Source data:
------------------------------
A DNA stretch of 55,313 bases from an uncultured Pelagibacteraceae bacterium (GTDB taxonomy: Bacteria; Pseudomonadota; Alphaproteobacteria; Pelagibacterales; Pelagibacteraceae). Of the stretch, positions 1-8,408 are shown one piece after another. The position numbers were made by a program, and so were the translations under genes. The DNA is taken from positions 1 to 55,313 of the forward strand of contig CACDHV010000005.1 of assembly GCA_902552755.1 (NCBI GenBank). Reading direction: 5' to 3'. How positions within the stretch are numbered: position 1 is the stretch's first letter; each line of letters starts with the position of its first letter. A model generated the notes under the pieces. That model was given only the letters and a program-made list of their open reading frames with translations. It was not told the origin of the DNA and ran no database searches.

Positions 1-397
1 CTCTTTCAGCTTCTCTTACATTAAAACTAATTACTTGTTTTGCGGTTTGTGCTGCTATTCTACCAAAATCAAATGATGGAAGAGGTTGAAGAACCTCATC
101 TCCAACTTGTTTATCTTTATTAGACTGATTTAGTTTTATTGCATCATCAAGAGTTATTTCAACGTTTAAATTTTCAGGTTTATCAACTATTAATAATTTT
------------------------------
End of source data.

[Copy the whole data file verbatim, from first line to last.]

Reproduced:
A DNA stretch of 55,313 bases from an uncultured Pelagibacteraceae bacterium (GTDB taxonomy: Bacteria; Pseudomonadota; Alphaproteobacteria; Pelagibacterales; Pelagibacteraceae). Of the stretch, positions 1-8,408 are shown one piece after another. The position numbers were made by a program, and so were the translations under genes. The DNA is taken from positions 1 to 55,313 of the forward strand of contig CACDHV010000005.1 of assembly GCA_902552755.1 (NCBI GenBank). Reading direction: 5' to 3'. How positions within the stretch are numbered: position 1 is the stretch's first letter; each line of letters starts with the position of its first letter. A model generated the notes under the pieces. That model was given only the letters and a program-made list of their open reading frames with translations. It was not told the origin of the DNA and ran no database searches.

Positions 1-397
1 CTCTTTCAGCTTCTCTTACATTAAAACTAATTACTTGTTTTGCGGTTTGTGCTGCTATTCTACCAAAATCAAATGATGGAAGAGGTTGAAGAACCTCATC
101 TCCAACTTGTTTATCTTTATTAGACTGATTTAGTTTTATTGCATCATCAAGAGTTATTTCAACGTTTAAATTTTCAGGTTTATCAACTATTAATAATTTT